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Patriarchal state and Jumma women’s agency

by Amena Mohsin, 8 March 2012

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New Age

War, conflict and peace are states which cannot be abruptly demarcated. War creates its own vestiges and the creation of a war economy is one of them; it helps to sustain conflicts since certain powerful vested interest groups are created by it. More than two decades of insurgency, which followed Sheikh Mujibur Rahman’s assassination on August 15, 1975 and continued till the signing of the peace accord on December 2, 1997, has led to the creation of a vested interest group in the Chittagong Hill Tracts.
The region has allegedly become a conduit point for small arms and drugs. Jummas (hill people) allege that Bengali security personnel along with civil officials were involved in the extraction of forest resources. The military officials however, deny the involvement of the military in such activities, but concede that a certain degree of pilferage of resources might have taken place.1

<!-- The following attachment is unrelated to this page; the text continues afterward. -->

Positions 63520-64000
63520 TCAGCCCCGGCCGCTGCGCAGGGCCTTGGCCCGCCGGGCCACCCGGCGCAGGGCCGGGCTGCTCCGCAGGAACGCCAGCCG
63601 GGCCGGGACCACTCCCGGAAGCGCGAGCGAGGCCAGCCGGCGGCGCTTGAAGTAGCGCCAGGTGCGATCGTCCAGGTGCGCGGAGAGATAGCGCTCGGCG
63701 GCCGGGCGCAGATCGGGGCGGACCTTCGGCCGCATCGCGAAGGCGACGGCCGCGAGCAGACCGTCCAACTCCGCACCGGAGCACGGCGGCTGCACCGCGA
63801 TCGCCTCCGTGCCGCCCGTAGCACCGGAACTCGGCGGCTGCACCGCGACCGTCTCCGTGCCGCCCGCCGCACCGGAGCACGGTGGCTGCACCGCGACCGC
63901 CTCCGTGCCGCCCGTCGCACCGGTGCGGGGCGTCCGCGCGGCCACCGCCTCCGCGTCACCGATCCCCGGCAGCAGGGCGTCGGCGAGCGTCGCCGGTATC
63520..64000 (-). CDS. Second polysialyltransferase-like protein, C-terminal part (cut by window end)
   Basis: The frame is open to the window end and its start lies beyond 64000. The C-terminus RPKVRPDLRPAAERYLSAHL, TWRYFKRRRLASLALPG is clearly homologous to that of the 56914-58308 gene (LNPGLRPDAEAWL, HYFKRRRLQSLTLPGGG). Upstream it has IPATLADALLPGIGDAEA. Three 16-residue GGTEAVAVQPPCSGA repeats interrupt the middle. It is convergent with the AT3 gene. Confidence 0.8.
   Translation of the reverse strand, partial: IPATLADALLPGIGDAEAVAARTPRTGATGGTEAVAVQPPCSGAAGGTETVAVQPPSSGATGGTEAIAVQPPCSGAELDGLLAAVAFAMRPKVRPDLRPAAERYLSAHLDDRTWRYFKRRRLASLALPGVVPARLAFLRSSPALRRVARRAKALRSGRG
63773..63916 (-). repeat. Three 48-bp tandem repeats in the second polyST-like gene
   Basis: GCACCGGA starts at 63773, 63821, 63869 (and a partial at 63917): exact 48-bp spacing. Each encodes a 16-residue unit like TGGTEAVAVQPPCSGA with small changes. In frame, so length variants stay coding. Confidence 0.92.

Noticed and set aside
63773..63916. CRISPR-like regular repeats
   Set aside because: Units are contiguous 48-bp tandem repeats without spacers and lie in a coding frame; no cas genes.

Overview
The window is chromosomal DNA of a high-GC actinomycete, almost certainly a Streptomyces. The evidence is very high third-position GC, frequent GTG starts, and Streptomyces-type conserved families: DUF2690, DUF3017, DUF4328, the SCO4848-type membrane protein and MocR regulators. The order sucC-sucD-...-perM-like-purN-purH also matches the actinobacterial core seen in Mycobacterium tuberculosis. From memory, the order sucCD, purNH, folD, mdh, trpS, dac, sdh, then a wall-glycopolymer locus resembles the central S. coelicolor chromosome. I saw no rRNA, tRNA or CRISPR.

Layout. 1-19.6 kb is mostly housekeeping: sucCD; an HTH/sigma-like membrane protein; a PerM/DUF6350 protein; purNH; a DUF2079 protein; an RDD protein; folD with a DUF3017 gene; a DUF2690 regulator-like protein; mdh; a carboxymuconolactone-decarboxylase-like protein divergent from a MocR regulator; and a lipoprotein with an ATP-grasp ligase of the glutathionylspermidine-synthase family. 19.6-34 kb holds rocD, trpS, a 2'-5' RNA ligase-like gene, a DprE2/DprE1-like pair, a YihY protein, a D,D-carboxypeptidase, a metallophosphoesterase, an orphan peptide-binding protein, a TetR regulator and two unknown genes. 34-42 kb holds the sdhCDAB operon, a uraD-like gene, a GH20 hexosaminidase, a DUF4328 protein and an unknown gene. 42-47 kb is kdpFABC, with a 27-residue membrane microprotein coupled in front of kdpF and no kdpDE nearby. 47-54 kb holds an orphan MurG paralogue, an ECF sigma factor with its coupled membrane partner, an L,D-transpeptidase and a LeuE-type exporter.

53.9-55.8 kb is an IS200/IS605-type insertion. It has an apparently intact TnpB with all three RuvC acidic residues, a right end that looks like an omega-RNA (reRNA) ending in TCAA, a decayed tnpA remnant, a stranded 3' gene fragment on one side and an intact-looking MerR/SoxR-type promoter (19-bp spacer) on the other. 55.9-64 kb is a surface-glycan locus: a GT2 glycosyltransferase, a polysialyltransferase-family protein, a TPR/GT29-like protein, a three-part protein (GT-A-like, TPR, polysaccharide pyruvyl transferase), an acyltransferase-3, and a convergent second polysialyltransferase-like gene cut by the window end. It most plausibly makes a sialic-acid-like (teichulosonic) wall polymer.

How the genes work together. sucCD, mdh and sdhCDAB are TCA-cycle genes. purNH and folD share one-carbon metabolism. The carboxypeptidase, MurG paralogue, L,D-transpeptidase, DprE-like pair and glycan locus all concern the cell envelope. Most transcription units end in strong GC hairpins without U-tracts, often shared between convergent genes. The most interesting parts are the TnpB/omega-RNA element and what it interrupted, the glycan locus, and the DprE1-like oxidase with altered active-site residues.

Following the accord, the security situation in the region has been further complicated due to the emergence of unidentified armed groups, which collect tolls from vehicles plying the roads; this has increased in recent years. Hill people allege that rebel groups from Myanmar have joined forces with already existing groups in Bandarban, providing them with guns in exchange for shelter. Whereas hill people formerly paid toll only to the Parbatya Chattagram Jana Samhati Samiti, generally regarded as being justified since they were fighting for Jumma rights, now there are several groups (including PCJSS, United People’s Democratic Front) which collect toll under different pretexts; this is regarded as being unacceptable by many, in a post-accord situation.